Apple Faces Stock Decline: What's Behind It?
A look into the recent dip in Apple's stock value and what it means for investors.
In the past two days, Apple (AAPL) has experienced a significant drop in its stock value, marking its largest consecutive decline in a span of ten months. This decline has resulted in a loss of approximately $200 billion in market capitalization since the start of the week. Reports suggest that Chinese officials are advising government employees to refrain from using Apple devices, adding to the company's challenges.
This drop in value occurs amidst a turbulent September for the stock market and just before the much-anticipated launch event for the iPhone 15. Enthusiasts can expect exciting features such as enhanced periscope zoom in the flagship Pro model, a new charging port (USB-C), and possibly even new color options.
However, the current setback for Apple isn't tied to the quality of its products or the services it offers. Rather, it's a matter of the company's stock performance.
Just a month ago, Apple's stock reached an all-time high, only to be followed by a sharp decline at an unprecedented pace. Historical data suggests that this weakness might persist for at least a month. Despite a noteworthy recovery in the latter half of August, the recent downturn wiped out most of those gains, leaving the stock at levels not seen in months.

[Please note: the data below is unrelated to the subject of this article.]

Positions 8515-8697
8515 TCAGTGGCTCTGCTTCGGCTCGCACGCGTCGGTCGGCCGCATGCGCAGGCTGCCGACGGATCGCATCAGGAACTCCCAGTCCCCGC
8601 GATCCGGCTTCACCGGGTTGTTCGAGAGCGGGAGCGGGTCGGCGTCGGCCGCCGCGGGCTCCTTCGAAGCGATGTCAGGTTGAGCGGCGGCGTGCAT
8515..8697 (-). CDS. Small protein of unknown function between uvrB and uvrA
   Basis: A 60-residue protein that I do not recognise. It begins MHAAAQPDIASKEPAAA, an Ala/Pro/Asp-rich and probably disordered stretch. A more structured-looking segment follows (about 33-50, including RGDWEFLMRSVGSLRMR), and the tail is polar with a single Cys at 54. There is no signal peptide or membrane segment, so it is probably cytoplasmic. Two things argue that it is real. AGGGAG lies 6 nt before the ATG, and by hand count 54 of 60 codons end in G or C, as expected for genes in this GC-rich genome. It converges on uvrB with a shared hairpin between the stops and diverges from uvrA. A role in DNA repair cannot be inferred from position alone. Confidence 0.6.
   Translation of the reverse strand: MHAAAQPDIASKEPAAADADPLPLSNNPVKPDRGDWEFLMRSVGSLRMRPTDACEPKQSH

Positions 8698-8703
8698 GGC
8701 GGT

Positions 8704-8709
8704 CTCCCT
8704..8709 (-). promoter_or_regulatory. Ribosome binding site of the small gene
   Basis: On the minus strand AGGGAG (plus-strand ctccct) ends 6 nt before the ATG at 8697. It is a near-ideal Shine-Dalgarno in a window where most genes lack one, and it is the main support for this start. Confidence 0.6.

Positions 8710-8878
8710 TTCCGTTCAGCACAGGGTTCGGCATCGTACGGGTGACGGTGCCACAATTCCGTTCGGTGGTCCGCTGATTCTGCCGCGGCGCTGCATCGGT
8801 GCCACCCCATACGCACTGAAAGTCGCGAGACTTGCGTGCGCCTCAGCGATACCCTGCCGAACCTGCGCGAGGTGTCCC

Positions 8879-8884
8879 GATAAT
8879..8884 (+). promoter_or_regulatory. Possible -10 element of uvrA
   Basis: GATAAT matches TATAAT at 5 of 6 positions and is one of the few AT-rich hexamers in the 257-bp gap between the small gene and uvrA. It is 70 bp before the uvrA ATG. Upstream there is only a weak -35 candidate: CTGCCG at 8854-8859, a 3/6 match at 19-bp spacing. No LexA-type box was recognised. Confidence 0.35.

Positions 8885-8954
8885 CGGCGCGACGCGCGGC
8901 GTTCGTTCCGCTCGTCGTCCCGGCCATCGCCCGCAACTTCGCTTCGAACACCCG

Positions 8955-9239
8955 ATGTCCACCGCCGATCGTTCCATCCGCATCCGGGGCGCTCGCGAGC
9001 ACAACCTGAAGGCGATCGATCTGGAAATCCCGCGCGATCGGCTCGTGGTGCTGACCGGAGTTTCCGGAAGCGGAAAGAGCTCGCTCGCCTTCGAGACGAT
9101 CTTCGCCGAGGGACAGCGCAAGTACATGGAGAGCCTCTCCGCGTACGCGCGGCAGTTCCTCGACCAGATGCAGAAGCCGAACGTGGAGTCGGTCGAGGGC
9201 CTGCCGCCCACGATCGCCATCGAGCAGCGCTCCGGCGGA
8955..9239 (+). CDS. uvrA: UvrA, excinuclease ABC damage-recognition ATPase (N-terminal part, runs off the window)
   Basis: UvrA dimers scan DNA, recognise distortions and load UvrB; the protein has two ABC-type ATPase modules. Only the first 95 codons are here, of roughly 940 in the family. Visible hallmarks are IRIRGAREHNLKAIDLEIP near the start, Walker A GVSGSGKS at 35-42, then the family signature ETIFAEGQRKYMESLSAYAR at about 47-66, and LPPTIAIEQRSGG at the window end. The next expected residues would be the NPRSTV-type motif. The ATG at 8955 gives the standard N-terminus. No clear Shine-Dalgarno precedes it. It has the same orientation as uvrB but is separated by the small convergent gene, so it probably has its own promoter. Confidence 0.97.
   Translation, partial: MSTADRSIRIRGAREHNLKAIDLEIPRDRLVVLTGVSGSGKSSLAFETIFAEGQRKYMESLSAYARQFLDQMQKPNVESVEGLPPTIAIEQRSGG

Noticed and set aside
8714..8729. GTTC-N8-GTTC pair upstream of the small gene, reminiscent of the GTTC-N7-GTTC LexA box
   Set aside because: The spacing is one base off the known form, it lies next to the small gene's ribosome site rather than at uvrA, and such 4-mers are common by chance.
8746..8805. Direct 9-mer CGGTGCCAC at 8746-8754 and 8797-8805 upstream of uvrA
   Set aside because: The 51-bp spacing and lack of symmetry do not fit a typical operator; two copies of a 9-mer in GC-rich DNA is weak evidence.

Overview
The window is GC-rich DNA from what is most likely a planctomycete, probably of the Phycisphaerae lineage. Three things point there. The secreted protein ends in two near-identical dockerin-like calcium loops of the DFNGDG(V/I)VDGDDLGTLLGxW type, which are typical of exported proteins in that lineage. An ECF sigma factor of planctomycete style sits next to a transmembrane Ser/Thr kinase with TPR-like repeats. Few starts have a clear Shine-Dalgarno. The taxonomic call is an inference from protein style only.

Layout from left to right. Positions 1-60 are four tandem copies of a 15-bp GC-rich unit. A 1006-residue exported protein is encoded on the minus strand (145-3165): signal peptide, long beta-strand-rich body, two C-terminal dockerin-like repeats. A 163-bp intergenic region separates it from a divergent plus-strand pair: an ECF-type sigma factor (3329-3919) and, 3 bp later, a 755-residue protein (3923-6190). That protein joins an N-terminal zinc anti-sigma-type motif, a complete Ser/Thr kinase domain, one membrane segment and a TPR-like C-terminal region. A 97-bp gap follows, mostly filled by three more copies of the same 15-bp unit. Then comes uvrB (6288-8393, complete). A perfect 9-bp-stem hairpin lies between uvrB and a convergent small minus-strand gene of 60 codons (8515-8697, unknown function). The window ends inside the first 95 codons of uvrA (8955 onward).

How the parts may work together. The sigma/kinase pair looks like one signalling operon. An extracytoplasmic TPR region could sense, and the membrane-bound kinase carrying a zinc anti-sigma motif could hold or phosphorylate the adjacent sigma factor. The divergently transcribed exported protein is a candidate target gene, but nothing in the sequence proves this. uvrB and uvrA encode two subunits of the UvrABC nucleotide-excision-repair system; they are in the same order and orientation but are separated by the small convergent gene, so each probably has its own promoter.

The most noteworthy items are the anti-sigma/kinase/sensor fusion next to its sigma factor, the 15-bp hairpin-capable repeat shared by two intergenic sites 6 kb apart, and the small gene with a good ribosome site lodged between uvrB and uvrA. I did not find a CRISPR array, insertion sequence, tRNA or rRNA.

With the much-anticipated iPhone event on the horizon, analysts have expressed caution regarding Apple's stock. Notably, this caution isn't primarily due to recent news from Beijing regarding iPhone usage restrictions.
Looking back over four decades of Apple's history, data from Yahoo Finance indicates that the stock generally experiences an upswing in July and August, followed by a downturn in September. In fact, in 10 out of the last 12 years, Apple's stock has seen negative returns in September, a pattern that has held even before the introduction of the iPhone.
This year, however, has shown a different pattern. The anticipated surge in August failed to materialize, leading JPMorgan's Ron Adler to suggest that Apple's stock is exhibiting an atypical defensive posture. Apple's performance has lagged behind AI-related stocks and is also displaying countercyclical behavior, acting as a funding source for other stock purchases. While Apple has seen a respectable 35% increase in value this year, it pales in comparison to the 210% increase for Nvidia (NVDA) and the 150% return for Meta Platforms (META).
Apple is now grappling with three consecutive quarters of declining year-over-year revenue growth, prompting comparisons to tech giant IBM. Bernstein emphasizes two key takeaways from IBM's experience: the importance of revenue growth and the understanding that robust profit growth alone may not sustain Apple's stock valuation as a growth company.
If current trends continue into 2023, Adler suggests that investors may shift from Apple stock after the upcoming iPhone event and redirect their investments towards Meta, Microsoft (MSFT), and Nvidia (NVDA) — the top three picks according to his team.